Kate McDermott's Art of the
Pie is a dream of a cookbook for pie bakers and those who
wish to become pie bakers. Kate signs off as "Pie Maker,
Teacher, Practitioner of Kindness" and is nationally recognized as
an expert on the subject. Culinary stars and bakers, alike, have
made the trip to her Pie Camps in Port Angeles, Washington.
Attending one of her pie camps, would be a dream come true for
of the Pie is a beautiful book and Kate approaches teaching her
craft as if she was teaching her friends, students or loved ones.
It's not overly technical but simple, perfect pie craftsmanship at
its best. The photographs by the talented Andrew Scrivani are
simply gorgeous and provide inspiration.
Kate covers all the classics and provides over a dozen crust
recipes, including vegan and gluten-free options along with
traditional fillings and flavors like chai. Banana Rum Caramel
Coconut, Angel Food, and her Sausage and Applie Pie are on my list
of must make pies. Savory pies are offered as well including
Italian nettle sausage and big clam. Her book has been declared the
definitive cookbook on pie making and it is easy to see why. Even
the big websites were not prepared for the power of Kate's pie and
soon their supplies were diminished. Have no fear, more copies are
on the way to eager recipients. Enter our giveaway to win a copy of Art of the
Pie - every baker has this book on their holiday list.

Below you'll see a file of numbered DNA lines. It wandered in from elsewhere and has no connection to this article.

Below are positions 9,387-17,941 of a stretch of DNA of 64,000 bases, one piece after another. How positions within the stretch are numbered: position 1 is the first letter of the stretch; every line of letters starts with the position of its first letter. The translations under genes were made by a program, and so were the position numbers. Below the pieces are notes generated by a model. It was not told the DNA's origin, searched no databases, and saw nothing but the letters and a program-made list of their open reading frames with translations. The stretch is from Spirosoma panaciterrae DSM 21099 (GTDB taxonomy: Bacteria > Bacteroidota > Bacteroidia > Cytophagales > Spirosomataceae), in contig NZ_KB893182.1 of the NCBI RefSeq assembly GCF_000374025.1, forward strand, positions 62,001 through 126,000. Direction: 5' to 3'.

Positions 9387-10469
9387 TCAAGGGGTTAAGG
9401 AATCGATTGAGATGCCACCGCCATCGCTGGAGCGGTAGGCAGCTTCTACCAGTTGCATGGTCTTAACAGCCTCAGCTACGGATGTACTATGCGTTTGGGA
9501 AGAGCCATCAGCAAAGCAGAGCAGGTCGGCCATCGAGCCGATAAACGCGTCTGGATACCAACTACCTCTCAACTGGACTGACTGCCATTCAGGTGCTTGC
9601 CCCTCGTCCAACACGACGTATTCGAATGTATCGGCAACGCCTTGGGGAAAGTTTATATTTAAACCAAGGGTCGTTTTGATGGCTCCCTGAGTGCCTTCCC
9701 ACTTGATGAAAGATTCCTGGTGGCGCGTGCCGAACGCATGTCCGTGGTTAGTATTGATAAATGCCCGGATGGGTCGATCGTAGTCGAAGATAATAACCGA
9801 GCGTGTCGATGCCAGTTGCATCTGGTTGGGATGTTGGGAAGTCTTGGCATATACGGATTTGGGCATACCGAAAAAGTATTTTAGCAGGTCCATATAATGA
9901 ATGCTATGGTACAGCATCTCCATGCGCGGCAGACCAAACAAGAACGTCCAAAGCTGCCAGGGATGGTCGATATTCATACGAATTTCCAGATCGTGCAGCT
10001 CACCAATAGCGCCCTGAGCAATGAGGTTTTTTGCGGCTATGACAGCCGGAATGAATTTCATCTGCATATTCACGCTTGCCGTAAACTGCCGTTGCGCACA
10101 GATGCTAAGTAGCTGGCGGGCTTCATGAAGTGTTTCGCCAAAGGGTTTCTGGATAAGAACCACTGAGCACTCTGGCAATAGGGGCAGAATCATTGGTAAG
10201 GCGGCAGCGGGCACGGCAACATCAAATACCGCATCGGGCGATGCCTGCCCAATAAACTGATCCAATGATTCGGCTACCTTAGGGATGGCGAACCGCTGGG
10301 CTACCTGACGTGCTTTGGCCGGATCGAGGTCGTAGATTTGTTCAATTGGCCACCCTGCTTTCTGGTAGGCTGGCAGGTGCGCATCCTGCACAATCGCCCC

Special thanks to Kate and her publisher, Countryman Press, for
sharing the recipe for The Quintessential Apple Pie. Photographs by
The Quintessential Apple Pie
I don't peel apples as most skins become soft in the baking,
plus their tannins add flavor to the pie. If there is an apple with
skin you find too thick, it's just "off with their jackets!" as
Henry Ward Beecher wrote. A mix of six to eight different
varieties, some for tart, some that hold their shape, and some that
don't, will give you a pie with exceptional flavor and texture.
Makes one 9-inch deep-dish pie
About 10 cups heritage apples (skin on), quartered and cored, to
mound up high in the pie pan
½ cup (100 grams) sugar
½ teaspoon (3 grams) salt
1 teaspoon (2 grams) cinnamon
2 gratings nutmeg
½ teaspoon (1 gram) allspice
1 tablespoon (12 grams) artisan apple cider vinegar or 1-2
(5-10 grams) freshly squeezed lemon juice
1-2 tablespoons (15-30 grams) calvados or other apple liqueur
(optional but really good)
½ cup (73 grams) flour
1 recipe double-crust pie dough
1 knob butter, the size of a small walnut, cut into small pieces
for dotting the top of the filling
1-2 teaspoons (4-8 grams) sugar, for sprinkling on top of the
1 egg white plus 1 tablespoon (15 grams) water, fork beaten
1. Slice the apples into ½-inch (1.5 centimeters) thick slices,
or chunk them up into pieces you can comfortably get into your
2. In a large mixing bowl, put the apples, sugar, salt,
cinnamon, nutmeg, allspice, vinegar, calvados, and flour, and mix
lightly until most of the surfaces are covered with what looks like
3. Pour the mixture into an unbaked piecrust, mounding high, and
dot with butter.
4. Roll out the remaining dough, lay it over the fruit, and cut
5 to 6 vents on top. Trim the excess dough from the edges and crimp
(see Vents, Appliqués, Crimps, Flutes, Lattice, pages 51-56).
5. Cover the pie and chill in refrigerator while you preheat the